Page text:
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Working with Vancouver Sun reporter Nancy Webber and street nurse Juliet Rose, Cole and Denman discover that homeless people in the area have been disappearing without a ...
Working with Vancouver Sun reporter Nancy Webber and street nurse Juliet Rose, Cole and Denman discover that homeless people in the area have been disappearing without a trace. As they venture into the dark corners of the city's underworld, and into political corruption at City Hall, they find themselves in the middle of a dangerous cabal of city officials, high-ranking cops, condo developers, and crime bosses. Can Cole and his friends unravel the mystery behind the Lucky Strike—before any more of the Eastside's homeless find themselves on the vanishing track?
Tackling the real big-city issues of housing shortages, political corruption, and murder, The Vanishing Track is the third Cole Blackwater Mystery and the most compelling yet.
KILLING THE FIRST ONE HAD not been hard. The arrangements—as he had come to think of them—hadn’t been particularly onerous. Having to wait to kill the first one had been the hard part. Sean Livingstone had never had to wait for anything in his life. Now it was getting to be too easy, too boring. And this was only his third.
The light turned green and Sean crossed Main Street, heading east along Pender toward the row of ramshackle apartments, boarding homes, Chinese laundries, and low-rent hotels. The tumbledown neighborhood seemed to be listing to one side, away from the glistening West End and away from the center of power in Canada’s gateway to the Pacific: the City of Vancouver. The boarded-up buildings and garbage-strewn empty lots housed the -drunks and crackheads. The area was once known as Skid Row; now it was called the Downtown Eastside.
Sean shouldered his way through the throng of pedestrians, keeping pace with the man in the heavy overcoat in front of him. The street was busy—three o’clock on a Friday afternoon—and that thrilled Sean. He felt a rush of adrenalin as he followed Overcoat Man, trailing just ten feet behind him. If he increased his pace just a little, he could reach out and touch him. Overcoat Man pushed a shopping cart that wobbled with a rickety wheel, clearing a swath between the frenzied shoppers crowding the open-air fruit stands and meat markets in harried Chinatown.
Sean could see that the cart was overflowing with the man’s possessions, which were wrapped in a tattered blue plastic tarp and bundled with frayed twine. The cart pitched to the left and Overcoat Man maneuvered awkwardly to prevent the cart from careening into the street. The constant chatter of Chinese voices and the din of traffic pulsed in Sean’s ears. The air was electric with the current of life around him.
Sean was attracted to these colliding worlds. All the circumstances of his short life had brought him to this place and this point in history. Sean knew he was there for a singular purpose.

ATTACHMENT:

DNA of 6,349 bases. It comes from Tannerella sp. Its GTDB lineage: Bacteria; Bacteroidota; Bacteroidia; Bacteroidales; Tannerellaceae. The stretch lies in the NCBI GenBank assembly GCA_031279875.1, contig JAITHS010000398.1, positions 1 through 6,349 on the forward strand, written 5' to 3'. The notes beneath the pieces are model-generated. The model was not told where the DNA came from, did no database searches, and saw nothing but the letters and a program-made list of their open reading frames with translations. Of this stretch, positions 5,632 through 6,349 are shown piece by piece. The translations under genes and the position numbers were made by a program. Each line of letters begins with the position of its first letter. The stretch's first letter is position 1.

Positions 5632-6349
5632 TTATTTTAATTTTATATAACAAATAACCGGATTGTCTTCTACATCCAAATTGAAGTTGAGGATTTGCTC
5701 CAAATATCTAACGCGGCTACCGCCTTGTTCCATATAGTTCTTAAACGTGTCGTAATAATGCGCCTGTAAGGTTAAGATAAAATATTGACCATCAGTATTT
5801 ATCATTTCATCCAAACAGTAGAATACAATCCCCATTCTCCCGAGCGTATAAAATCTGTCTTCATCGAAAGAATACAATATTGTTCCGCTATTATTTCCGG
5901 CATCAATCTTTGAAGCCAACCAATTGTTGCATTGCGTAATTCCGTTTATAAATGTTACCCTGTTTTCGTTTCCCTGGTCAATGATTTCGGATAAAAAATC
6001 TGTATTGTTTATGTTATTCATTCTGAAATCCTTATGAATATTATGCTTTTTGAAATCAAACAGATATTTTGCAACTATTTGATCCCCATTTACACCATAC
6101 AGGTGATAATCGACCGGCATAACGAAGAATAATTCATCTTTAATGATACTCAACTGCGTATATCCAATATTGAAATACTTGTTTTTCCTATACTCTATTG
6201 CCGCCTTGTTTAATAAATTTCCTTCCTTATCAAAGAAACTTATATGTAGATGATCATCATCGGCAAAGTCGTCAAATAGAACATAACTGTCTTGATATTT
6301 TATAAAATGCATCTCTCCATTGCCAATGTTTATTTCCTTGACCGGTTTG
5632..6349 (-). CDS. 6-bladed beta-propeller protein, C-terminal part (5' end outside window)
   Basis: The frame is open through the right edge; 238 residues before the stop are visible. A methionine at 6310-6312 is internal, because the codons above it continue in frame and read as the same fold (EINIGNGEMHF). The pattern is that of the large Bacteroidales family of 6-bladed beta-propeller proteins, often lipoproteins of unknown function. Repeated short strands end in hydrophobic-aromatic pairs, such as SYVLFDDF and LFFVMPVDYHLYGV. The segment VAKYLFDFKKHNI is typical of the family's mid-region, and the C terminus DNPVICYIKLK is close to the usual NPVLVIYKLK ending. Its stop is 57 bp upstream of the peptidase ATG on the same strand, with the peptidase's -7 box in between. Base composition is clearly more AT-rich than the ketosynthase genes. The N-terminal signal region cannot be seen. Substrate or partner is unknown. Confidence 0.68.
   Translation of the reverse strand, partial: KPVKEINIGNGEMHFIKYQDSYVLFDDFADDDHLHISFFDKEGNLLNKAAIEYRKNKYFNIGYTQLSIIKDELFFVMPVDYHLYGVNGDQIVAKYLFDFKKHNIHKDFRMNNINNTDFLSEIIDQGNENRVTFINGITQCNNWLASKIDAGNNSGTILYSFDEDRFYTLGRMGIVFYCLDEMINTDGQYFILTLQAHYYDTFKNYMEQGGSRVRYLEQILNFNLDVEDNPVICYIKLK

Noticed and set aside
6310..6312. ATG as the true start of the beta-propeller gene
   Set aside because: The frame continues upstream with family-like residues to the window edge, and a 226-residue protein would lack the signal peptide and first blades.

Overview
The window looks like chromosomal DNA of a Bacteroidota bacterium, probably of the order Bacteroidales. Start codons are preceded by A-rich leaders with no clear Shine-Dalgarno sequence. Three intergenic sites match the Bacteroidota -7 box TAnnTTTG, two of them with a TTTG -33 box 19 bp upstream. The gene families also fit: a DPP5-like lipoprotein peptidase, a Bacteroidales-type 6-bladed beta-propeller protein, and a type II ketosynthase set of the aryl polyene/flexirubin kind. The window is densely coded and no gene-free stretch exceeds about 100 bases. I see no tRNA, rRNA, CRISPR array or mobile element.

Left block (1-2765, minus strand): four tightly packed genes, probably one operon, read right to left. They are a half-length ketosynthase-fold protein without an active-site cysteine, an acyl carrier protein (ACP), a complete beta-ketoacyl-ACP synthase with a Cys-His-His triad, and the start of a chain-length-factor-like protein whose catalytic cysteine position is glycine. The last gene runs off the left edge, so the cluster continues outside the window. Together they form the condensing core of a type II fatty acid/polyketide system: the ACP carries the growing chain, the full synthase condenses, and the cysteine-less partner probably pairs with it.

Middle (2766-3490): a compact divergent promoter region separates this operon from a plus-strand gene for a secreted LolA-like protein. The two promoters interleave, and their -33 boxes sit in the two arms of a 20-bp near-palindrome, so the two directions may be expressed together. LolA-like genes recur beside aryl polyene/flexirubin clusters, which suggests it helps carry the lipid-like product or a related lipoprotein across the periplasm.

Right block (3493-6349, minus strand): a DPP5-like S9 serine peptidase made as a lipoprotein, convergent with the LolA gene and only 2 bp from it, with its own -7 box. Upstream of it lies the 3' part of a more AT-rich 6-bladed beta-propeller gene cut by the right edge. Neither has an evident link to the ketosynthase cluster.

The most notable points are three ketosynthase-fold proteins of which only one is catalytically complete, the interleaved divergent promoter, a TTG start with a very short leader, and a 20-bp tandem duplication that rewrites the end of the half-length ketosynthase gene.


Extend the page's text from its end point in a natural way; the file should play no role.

The street grew increasingly crowded, and Sean had to work to keep Overcoat Man in sight. This was more like it, he thought. This was what he needed: a challenge. Sean shouldered his way through a knot of men and women clustered around a fruit stand. He kept just behind Overcoat Man, who reeked like a barn in desperate need of mucking out. Overcoat Man stopped at the corner. Sean stopped, too, and examined the produce in a vendor’s stall. Sean shifted his gaze back and forth between Overcoat Man, waiting for the light, and the stall’s clerk. A man stepped from the back of a large white panel truck, the carcass of a pig on his shoulder, and passed between Sean and the clerk. Sean slipped an apple and a pear into the pocket of his soiled leather jacket.
The light turned green and Overcoat Man lurched to get his cart moving forward and began to cross the street. Sean felt a brief wave of adrenaline pass through him, and began to follow again.
When Overcoat Man made the other side of the street, he bumped his cart onto the sidewalk, the wheels threatening to wobble off entirely, and turned north. He passed in front of the First Baptist Church, where a line of men and women along the church wall huddled on tattered pieces of cardboard and rotten blankets. Sean had to stay focused. He could only make his special arrangements for one person at a time, and he could only attend to one a week. He pulled the apple from his pocket and took a bite, hanging back now as the street became quieter, watching Overcoat Man push his unsteady cart northward.
The man was heading for Oppenheimer Park, the epicenter of the Downtown Eastside. It was easy for Sean to blend in there: to observe and not be seen. Overcoat Man would have to head back toward Ground Zero before Sean could act, before he could fulfill his purpose. Oppenheimer was simply far too public, though the thought of making his arrangements in the open sent a shiver up Sean’s spine. Overcoat Man ambled along. Sean had learned over the last month to slow his pace when he was following one of his subjects. When you’ve got nowhere to go, and no place to be, you’re never in much of a hurry to get anywhere. The work he was doing in the Downtown Eastside was having an impact on Sean; he could see the changes.
The first time had been Umbrella Man. The vagrant carried a bag full of umbrellas. During the day Umbrella Man sat on a corner, spread his umbrellas out, and sold them for a dollar. Sean had seen him leave Ground Zero one morning, his bag of umbrellas over his shoulder, heading west on Hastings for the downtown core. Sean had followed him that day simply for curiosity’s sake. He needed to know what the people who lived at Ground Zero did during the day, if his plan was going to work.